Countdown to Bonfire Night: how to start preparing your dog for fireworks

Prepare pets for bonfire night

There is less than one month left before Bonfire Night starts off fireworks season, and pet owners are urged to start preparing their pets for it in order to avoid stress and injuries.

As Covid restrictions are likely to cause the cancellation of official displays, vets worry that this may cause more people to let off fireworks in their backyards at random times from Bonefire Night until New Year – causing sudden, unexpected bangs throughout the day that are more difficult to prepare pets for.

RSPCA figures show that around 62 per cent of UK dogs, as well as 55 per cent of horses and 54 per cent of cats, show signs of anxiety when they hear fireworks.

RSPCA animal welfare expert Dr Mark Kennedy said, “Firework phobia is treatable and we recommend seeking advice from your vet or from a clinical animal behaviourist if your pet finds Bonfire Night frightening. 

“While it may take months or even years for treatment plans to take effect for some pets with more severe phobias; for others, there are simple steps you can take at home in the weeks leading up to Bonfire Night to help them.”

To prepare your dog for fireworks season, the RSPCA advises:

  • Provide your dog or cat with a safe haven – Create a doggy den in a quiet area of the house and make it a special safe place by placing tasty treats and favourite toys inside. Make sure your cats always have access to plenty of places around the house to hide. 
  • Pheromone diffusers – Speak to your vet about using a calming collar or diffuser which disperses calming pheromones which may help your dog or cat feel more secure.
  • Introduce changes to your pet’s routine slowly – It’s sensible to keep your horse in a familiar environment, following their normal routine with their usual companions. If you’re planning to bring your horse or livestock into a stable or barn overnight during fireworks, start to introduce the change of routine now to get them used to being in. We recommend walking dogs during daylight during fireworks season so if this is different to your normal routine, begin to alter the time of your pet’s walk to get them gradually used to it. 

  • Provide extra bedding – Rabbits, guinea pigs and other small animals who live outside should have extra bedding to burrow into or you can cover their housing with a blanket for extra sound-proofing. Begin to introduce this now.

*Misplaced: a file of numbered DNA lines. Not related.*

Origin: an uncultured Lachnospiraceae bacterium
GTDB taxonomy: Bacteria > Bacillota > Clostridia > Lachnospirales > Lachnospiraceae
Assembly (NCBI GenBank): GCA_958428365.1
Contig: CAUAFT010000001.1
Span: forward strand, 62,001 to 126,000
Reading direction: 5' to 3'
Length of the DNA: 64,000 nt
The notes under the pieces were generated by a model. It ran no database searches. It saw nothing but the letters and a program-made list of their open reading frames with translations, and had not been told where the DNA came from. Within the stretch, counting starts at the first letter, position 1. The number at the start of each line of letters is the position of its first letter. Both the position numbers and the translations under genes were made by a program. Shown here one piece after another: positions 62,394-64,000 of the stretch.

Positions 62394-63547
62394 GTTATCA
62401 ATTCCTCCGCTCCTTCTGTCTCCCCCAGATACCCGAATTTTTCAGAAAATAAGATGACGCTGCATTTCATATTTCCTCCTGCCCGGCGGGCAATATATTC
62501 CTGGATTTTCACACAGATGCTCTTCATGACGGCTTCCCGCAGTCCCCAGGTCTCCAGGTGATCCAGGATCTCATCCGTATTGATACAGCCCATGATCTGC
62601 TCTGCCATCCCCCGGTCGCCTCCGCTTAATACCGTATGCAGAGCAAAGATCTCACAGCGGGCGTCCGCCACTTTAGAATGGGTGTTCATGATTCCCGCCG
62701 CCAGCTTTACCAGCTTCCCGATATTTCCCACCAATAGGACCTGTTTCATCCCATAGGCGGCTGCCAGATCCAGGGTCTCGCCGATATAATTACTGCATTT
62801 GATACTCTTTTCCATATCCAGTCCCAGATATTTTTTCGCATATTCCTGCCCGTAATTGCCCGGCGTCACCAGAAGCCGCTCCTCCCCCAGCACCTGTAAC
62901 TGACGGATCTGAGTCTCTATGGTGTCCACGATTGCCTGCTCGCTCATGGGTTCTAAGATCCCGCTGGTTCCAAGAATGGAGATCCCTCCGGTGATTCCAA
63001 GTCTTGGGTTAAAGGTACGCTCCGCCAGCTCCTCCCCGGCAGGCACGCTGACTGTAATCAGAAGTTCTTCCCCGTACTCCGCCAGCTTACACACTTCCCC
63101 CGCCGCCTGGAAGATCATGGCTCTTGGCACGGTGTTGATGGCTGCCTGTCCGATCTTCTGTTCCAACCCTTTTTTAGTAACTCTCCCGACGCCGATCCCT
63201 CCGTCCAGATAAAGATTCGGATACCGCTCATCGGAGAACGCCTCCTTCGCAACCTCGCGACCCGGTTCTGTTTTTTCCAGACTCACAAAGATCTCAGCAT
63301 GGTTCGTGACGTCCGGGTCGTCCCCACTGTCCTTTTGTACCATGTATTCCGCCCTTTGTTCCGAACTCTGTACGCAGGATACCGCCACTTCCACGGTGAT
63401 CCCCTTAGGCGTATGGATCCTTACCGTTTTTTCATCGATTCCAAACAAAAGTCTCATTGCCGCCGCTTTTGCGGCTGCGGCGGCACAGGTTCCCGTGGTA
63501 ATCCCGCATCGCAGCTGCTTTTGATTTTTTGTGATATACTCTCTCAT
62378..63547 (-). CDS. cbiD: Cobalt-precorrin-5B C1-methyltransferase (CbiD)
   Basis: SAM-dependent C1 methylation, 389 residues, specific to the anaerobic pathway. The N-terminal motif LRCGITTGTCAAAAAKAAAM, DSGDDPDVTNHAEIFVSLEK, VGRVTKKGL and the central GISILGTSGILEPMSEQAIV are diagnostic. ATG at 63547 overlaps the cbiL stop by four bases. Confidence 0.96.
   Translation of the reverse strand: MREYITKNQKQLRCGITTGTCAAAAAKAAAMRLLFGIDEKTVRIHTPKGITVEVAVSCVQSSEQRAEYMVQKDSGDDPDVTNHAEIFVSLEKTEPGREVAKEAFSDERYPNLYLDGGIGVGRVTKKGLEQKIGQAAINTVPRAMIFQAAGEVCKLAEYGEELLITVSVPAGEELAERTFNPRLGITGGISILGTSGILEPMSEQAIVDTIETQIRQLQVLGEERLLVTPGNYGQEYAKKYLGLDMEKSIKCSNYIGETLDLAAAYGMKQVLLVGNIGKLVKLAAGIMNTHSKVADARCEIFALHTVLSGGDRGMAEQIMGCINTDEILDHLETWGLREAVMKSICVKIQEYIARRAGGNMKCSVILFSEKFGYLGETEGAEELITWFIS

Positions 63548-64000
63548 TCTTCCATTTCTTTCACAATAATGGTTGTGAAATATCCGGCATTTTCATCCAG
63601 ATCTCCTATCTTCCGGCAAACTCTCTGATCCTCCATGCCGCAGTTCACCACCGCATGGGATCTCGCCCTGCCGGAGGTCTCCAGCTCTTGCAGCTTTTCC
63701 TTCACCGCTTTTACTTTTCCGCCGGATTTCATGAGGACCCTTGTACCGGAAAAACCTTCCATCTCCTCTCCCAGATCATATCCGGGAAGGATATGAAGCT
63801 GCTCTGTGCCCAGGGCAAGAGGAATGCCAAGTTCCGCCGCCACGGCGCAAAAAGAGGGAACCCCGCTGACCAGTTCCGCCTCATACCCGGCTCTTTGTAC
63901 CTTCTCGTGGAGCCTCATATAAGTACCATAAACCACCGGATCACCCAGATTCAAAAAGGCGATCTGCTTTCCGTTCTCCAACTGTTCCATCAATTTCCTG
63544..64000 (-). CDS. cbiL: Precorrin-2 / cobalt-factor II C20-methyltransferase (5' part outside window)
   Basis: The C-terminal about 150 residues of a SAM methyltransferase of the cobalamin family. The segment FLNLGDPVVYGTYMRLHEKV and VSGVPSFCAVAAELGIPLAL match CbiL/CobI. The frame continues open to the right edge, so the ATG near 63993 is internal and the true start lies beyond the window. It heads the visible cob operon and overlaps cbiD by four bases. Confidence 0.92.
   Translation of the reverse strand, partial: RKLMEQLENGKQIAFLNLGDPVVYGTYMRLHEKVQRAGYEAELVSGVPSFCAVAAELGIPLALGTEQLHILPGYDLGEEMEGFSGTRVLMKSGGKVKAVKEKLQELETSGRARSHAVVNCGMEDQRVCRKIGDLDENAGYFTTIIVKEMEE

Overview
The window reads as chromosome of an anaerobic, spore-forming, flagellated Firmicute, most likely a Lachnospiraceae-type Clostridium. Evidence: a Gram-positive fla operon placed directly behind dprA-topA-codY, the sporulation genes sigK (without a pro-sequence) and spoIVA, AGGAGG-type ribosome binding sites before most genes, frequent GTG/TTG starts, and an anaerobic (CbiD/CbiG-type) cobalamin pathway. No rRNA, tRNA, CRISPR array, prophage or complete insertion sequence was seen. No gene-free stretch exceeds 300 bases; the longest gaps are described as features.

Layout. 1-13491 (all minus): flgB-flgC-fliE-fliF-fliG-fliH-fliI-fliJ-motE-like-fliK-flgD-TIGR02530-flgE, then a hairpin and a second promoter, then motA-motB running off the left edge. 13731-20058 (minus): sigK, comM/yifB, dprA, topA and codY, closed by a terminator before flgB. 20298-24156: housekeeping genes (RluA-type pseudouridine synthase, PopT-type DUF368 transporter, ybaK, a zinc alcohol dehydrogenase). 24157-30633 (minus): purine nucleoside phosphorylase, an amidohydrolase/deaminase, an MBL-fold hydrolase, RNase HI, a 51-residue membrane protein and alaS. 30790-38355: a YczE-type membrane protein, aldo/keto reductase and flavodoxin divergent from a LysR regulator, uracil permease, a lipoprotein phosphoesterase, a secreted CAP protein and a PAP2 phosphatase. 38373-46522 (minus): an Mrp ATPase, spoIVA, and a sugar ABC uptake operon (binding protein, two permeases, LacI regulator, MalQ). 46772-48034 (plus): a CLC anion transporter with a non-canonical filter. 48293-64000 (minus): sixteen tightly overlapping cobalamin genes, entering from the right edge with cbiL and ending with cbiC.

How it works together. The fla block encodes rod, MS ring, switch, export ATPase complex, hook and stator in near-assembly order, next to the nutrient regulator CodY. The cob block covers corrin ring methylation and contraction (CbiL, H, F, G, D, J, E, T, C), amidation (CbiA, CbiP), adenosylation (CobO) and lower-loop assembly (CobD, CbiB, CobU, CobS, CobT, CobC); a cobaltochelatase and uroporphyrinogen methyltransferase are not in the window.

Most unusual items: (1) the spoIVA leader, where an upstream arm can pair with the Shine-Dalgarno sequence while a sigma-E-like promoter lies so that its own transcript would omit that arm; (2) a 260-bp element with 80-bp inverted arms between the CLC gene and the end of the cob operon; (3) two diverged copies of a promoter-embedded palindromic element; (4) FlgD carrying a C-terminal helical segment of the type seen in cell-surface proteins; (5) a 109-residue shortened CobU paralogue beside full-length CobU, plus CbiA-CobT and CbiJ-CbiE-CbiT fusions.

• Bringing pets inside –  If you’re planning to bring them indoors to better protect them then start to make this change ahead of fireworks night to get them used to the new sights, smells and sounds inside. 
  • Speak to neighbours – If you want to plan for dates of local displays then check local press and websites and speak to your neighbours and local councils/schools etc to find out dates ahead of time so you can plan now to help your pet. Ask organisers to site fireworks well away from your horse and aimed in the opposite direction.
  • Soundproof your house – Simple steps like closing windows and curtains can help your house seem safer to your pet so begin doing this now if it’s different to normal to get your pet used to it.
  • Start desensitising them to sounds – Teach your pet to deal with the sounds by using training CDs. We recommend Sounds Scary which comes with guidance on how to use it. You can also muffle the sound of fireworks dogs and other pets by using calming music like classical playlists – start to introduce this now. This is a long-term approach so may be worth starting now ahead of next year. 
  • Get help – If your pet has a severe fireworks fear then speak to your vet or clinical animal behaviourist now to come up with a plan or to discuss whether there are any treatment options to help them. 

You can sign the FAB Firework Abatement UK petition here.

Images by RSPCA


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